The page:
NICE recommends Sarclisa® (isatuximab) for patients with multiple myeloma, an incurable progressive blood cancer1

 

 

 

 

READING, UK – 15th OCTOBER 2020 – The National Institute for Health and Care
Excellence (NICE) has issued a Final Appraisal Determination (FAD) recommending
Sarclisa® (isatuximab), in combination with existing treatment (pomalidomide and
dexamethasone, or pom-dex), for adults with relapsed/refractory* multiple myeloma
(RRMM) who have received three prior lines of treatment and at least two prior therapies
including lenalidomide and a proteasome inhibitor and have demonstrated disease
progression on the last treatment.
1
This recommendation has been welcomed by both the patient and medical communities
at a time when cancer patients, one of the most vulnerable groups, are facing a marked
impact due to the global COVID-19 pandemic, with delays in treatment and services.
“We’re delighted that NICE has recommended isatuximab. Myeloma remains
incurable and is a hugely challenging cancer to live with. It is vital for patients to
know that treatments are there waiting for them when they relapse,” said Laura
Kerby, CEO, Myeloma UK. “The limited therapies available for patients at later
stages of the disease mean that increasing options at this point in the treatment
pathway is crucial. Having access to a treatment that can provide valuable extra
months without disease progression offers hope that people will have more time
with their loved ones.”
Date of preparation: October 2020
Document number: MAT-GB-2002766 (v1.0)
An estimated 5,700 people in the UK are diagnosed with multiple myeloma each year, the
equivalent to 15 people each day.
4 There are approximately 3,000 multiple myeloma
related deaths each year, with almost half of patients dying within five years of diagnosis.
4
Multiple myeloma patients experience frequent relapses and the cancer can become
resistant to available treatments, making it much harder to control.5
“Despite a growing understanding of multiple myeloma, it still remains incurable
and carries a significant disease burden among the older adult patient
population,” said Professor Kwee Yong, Consultant in Haematology, University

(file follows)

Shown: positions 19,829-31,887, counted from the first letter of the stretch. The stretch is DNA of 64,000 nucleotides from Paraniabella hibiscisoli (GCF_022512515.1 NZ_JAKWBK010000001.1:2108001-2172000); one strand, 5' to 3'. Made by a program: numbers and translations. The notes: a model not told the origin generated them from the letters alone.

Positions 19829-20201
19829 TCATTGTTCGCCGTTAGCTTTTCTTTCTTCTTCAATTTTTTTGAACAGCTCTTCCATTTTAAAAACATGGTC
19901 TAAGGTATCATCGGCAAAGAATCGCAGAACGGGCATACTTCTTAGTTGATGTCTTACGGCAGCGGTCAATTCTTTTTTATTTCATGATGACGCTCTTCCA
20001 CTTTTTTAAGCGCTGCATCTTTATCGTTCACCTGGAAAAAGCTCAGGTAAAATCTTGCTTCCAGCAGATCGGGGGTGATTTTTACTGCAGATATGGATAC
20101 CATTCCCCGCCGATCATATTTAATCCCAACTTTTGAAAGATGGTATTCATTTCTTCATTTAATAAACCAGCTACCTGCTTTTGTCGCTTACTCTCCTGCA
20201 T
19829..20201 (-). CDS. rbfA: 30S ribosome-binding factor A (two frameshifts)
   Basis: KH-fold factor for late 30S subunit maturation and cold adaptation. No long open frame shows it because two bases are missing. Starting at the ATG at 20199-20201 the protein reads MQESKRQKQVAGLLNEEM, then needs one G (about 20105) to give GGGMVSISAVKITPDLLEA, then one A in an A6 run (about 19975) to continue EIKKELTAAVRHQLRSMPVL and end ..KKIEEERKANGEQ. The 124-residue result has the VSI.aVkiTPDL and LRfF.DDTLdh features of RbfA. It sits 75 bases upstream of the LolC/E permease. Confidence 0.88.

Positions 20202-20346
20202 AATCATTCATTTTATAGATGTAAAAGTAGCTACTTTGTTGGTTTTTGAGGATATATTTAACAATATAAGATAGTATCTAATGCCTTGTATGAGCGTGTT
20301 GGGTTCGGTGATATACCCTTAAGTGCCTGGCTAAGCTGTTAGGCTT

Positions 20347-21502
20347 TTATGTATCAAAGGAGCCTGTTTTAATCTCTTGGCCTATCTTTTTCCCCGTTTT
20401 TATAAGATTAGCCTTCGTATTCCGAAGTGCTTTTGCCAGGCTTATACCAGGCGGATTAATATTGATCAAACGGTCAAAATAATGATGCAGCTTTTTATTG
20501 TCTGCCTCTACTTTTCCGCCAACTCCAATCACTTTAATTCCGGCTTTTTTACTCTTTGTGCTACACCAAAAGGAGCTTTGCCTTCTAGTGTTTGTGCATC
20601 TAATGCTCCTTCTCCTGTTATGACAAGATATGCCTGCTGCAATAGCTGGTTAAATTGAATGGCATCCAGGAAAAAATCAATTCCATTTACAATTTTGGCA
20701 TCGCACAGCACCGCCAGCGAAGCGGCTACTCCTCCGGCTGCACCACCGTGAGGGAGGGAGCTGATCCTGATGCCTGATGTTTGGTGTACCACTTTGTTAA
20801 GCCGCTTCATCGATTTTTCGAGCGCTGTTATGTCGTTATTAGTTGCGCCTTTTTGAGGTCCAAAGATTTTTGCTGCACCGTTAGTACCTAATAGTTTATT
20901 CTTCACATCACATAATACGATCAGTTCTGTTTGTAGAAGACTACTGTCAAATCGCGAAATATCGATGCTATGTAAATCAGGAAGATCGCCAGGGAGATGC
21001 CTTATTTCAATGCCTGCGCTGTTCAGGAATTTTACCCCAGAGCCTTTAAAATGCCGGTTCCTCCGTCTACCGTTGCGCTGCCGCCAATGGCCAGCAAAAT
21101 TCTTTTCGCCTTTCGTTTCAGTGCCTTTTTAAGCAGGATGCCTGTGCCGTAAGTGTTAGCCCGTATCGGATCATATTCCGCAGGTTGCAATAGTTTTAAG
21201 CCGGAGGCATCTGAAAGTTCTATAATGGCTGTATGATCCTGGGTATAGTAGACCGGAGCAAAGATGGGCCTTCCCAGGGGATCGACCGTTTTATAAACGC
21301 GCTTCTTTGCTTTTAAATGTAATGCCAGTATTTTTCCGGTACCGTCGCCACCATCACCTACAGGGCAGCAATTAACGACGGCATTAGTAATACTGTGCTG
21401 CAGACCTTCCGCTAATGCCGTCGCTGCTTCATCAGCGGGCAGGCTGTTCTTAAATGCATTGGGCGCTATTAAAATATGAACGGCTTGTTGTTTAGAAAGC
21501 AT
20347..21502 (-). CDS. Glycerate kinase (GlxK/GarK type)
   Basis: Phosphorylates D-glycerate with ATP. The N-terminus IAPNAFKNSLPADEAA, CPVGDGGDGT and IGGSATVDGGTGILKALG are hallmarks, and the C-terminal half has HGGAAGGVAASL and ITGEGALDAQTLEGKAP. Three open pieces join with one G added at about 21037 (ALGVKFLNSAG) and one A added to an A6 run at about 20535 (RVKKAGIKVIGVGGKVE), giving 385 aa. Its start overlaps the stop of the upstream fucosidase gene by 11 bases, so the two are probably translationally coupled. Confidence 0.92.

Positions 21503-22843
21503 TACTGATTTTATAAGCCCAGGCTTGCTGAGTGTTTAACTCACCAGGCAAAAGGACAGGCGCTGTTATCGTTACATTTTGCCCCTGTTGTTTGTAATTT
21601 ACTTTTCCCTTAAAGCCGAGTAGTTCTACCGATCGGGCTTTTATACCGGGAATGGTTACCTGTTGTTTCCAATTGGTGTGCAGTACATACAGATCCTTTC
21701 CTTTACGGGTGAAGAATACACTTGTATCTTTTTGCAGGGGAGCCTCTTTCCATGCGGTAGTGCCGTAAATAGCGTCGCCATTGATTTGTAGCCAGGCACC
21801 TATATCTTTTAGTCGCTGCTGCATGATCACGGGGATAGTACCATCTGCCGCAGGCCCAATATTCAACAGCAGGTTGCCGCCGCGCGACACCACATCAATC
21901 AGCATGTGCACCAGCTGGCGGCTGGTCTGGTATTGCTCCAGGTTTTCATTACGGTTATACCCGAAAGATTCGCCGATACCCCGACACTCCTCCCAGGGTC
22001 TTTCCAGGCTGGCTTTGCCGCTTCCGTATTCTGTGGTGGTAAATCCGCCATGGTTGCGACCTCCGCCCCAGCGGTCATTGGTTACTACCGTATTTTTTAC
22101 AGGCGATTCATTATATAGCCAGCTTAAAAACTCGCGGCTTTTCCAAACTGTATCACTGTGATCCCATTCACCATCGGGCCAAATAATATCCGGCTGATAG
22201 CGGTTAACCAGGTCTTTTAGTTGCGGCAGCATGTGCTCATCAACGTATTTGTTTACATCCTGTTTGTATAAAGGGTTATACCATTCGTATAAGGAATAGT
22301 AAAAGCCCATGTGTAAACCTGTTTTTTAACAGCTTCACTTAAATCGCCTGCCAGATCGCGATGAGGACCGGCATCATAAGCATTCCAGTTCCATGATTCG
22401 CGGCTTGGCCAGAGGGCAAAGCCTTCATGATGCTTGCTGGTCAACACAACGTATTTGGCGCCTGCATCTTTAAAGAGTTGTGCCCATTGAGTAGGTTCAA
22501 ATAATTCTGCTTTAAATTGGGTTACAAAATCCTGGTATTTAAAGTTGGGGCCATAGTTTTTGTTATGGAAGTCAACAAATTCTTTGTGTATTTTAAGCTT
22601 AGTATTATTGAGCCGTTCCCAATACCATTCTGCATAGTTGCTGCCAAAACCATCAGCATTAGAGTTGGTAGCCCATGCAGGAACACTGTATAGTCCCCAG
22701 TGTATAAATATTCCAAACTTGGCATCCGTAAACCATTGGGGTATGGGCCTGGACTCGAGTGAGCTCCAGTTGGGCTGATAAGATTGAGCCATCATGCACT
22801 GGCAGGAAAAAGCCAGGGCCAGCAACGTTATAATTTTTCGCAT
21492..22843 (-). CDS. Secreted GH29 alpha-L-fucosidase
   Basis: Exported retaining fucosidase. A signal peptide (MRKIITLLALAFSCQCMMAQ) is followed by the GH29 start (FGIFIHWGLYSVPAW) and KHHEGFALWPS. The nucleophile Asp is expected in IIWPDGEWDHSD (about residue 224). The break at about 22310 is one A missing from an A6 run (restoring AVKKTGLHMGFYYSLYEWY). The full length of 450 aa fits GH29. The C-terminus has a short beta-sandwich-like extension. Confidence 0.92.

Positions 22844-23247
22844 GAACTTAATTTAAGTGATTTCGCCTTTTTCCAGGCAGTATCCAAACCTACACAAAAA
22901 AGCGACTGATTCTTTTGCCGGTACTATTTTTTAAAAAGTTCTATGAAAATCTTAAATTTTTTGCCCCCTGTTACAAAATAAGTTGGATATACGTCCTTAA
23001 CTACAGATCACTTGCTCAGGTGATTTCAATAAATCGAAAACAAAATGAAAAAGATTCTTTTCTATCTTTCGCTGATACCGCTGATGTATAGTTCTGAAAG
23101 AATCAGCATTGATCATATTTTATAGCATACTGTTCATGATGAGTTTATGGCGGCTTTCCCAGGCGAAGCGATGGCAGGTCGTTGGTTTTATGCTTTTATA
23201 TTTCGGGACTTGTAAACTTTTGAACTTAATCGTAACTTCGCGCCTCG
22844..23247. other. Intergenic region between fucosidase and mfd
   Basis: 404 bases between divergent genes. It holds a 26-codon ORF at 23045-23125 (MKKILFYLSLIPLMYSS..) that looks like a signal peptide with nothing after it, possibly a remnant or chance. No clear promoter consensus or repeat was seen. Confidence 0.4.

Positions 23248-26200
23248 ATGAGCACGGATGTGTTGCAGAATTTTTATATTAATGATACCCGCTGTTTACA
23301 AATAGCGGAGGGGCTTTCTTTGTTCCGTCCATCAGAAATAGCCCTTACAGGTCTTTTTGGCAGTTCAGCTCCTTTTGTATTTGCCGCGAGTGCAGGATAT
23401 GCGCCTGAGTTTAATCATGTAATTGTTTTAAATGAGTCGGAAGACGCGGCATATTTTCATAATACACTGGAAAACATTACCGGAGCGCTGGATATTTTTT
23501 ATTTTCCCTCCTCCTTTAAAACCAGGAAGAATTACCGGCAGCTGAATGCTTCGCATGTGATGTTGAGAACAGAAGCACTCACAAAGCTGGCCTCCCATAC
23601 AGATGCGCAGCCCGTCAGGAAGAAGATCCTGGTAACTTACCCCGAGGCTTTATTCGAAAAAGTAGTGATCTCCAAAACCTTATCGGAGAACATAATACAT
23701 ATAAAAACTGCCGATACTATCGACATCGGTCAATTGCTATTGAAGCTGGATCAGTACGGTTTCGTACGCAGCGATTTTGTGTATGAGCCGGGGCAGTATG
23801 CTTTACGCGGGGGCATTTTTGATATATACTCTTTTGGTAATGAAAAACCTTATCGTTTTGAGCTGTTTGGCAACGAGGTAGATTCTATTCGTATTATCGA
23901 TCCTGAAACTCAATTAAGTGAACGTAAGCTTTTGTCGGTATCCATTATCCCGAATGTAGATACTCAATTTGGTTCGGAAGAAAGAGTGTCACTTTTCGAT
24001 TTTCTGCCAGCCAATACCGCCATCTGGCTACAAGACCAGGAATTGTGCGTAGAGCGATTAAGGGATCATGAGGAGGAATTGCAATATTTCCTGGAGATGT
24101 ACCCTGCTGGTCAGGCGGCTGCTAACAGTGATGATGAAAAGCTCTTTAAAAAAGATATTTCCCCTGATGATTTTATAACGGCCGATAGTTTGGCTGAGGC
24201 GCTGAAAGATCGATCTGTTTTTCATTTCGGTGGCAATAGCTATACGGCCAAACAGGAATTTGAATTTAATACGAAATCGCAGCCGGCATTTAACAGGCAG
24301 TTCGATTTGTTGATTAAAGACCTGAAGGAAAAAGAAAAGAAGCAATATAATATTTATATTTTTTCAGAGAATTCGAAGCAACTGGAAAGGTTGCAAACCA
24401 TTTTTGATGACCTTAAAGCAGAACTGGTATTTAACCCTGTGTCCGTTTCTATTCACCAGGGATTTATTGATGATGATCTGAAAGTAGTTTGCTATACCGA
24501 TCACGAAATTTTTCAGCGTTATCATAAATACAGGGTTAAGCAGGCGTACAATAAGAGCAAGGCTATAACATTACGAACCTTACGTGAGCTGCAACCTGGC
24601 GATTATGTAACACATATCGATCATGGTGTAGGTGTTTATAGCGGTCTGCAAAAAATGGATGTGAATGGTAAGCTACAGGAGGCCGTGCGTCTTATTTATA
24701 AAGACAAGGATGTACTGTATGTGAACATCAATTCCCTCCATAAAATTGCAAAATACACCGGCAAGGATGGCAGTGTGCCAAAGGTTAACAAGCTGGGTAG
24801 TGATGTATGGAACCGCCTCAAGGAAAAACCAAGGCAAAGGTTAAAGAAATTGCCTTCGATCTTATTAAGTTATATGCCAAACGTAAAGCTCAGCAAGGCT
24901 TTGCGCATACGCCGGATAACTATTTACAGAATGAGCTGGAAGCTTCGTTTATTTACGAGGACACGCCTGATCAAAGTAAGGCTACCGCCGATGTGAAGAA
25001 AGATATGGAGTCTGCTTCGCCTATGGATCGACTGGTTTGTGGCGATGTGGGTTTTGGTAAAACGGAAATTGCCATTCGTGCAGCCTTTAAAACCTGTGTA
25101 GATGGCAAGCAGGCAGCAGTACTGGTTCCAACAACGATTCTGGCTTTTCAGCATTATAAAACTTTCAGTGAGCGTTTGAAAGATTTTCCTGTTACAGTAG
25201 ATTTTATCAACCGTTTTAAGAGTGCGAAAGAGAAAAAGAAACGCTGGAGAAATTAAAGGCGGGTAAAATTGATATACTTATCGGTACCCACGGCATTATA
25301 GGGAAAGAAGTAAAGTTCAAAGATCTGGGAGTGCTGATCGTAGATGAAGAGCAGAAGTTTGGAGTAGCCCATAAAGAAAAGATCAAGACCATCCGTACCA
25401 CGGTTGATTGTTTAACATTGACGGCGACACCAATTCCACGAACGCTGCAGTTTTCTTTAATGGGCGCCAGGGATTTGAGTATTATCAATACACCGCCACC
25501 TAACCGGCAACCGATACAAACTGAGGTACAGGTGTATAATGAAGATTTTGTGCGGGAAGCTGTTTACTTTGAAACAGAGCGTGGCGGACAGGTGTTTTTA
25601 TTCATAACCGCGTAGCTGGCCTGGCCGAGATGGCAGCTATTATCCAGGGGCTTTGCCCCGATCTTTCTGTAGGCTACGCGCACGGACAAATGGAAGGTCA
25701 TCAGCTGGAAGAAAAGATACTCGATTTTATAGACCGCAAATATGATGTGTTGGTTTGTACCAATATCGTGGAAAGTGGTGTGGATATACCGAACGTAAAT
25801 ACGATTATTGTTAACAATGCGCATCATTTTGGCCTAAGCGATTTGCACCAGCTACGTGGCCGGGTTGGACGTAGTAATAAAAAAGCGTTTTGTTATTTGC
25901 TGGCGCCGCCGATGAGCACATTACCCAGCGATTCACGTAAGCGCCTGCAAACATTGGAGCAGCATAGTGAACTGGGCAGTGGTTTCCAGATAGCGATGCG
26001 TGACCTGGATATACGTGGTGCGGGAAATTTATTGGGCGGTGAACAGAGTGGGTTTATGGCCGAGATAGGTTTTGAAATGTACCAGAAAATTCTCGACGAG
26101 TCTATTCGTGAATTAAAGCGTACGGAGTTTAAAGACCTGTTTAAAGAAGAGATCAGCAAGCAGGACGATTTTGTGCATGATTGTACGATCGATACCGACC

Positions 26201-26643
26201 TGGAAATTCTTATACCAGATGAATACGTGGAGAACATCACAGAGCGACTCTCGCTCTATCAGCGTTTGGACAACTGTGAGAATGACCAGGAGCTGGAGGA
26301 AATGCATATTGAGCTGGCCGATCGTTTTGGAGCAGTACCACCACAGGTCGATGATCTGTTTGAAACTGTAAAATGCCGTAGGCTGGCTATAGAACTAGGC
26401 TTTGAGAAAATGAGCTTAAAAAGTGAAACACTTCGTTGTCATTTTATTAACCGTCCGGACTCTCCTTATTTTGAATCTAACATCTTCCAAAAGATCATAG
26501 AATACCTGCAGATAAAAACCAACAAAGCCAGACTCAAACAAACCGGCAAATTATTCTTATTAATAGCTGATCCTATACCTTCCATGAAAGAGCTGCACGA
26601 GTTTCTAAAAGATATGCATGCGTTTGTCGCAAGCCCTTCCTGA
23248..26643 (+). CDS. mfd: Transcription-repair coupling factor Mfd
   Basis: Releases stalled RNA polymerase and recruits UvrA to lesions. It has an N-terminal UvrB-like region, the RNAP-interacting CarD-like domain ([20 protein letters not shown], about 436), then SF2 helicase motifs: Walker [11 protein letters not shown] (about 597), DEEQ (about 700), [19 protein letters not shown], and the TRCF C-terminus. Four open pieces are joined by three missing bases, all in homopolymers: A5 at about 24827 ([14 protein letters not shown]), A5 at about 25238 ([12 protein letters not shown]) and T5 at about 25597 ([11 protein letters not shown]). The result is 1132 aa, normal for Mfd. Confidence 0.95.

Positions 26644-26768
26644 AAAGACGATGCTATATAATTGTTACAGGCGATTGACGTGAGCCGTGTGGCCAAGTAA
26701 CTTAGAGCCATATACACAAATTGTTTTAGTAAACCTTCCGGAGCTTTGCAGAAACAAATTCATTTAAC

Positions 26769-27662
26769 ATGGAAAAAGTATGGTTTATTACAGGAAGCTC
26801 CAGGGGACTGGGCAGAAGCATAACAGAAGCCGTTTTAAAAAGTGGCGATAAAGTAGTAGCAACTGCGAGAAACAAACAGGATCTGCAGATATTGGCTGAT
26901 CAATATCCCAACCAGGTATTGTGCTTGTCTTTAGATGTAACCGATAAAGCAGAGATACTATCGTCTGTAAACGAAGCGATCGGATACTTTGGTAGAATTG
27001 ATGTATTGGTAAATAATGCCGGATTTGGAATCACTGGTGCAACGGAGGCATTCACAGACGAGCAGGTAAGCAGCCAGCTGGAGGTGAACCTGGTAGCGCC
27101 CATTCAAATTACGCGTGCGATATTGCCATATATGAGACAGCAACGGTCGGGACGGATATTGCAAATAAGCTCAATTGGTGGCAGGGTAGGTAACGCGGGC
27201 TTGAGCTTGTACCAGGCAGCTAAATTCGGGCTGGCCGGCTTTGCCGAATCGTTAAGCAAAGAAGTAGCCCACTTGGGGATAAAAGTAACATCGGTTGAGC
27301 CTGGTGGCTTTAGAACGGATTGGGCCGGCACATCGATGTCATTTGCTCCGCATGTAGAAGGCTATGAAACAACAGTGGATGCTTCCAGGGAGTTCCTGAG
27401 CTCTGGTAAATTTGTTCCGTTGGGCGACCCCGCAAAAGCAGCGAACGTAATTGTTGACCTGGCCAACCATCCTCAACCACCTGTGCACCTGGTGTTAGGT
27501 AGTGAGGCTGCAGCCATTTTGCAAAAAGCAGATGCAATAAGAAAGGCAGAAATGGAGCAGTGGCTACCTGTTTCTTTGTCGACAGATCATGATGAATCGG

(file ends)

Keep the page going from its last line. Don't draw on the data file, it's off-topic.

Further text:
College Hospital, London. “Trials have shown that isatuximab, in combination with
pomalidomide and dexamethasone, offers a significant advantage over
treatments which were – until now – considered the standard of care for adults
with relapsed and refractory multiple myeloma. Today’s recommendation,
therefore, provides us with an urgently needed new therapeutic option for this
group of hard-to-treat patients, for whom life expectancy and prognosis is poor.”
The ICARIA-MM trial demonstrated that isatuximab in combination with pomalidomide and
dexamethasone showed a reduction in risk of disease progression or death in adults by
40%, potentially extending the length of time a patient can live without their cancer
progressing (progression-free survival) to 11.5 months, compared to 6.5 months when
treated with pomalidomide and dexamethasone alone (HR 0.596 95% CI 0.44-0.81
P=0.001).
2 Overall, isatuximab showed an additional 5.0 months without disease
progression.
2
Isatuximab was the first treatment in multiple myeloma to be awarded a Promising
Innovative Medicine designation and made available before approval via the Early Access
to Medicine Scheme (EAMS). The addition of isatuximab to pomalidomide and
dexamethasone was well tolerated with no increase in treatment discontinuation or
incidence of fatal events compared with that in the pomalidomide and dexamethasone
group.2 Sanofi is proud that through working with NICE, NHS England and the Cancer
Drugs Fund, eligible patients can now benefit from this treatment.
“At Sanofi Genzyme we are driven by all the loved ones taken by cancer, and all
those still facing it. We believe everyone affected by cancer deserve more – more
options, more support and more life,” said Nicole Farmer, General Manager, UK &
Ireland, Sanofi Genzyme. “We are therefore delighted at the recognition and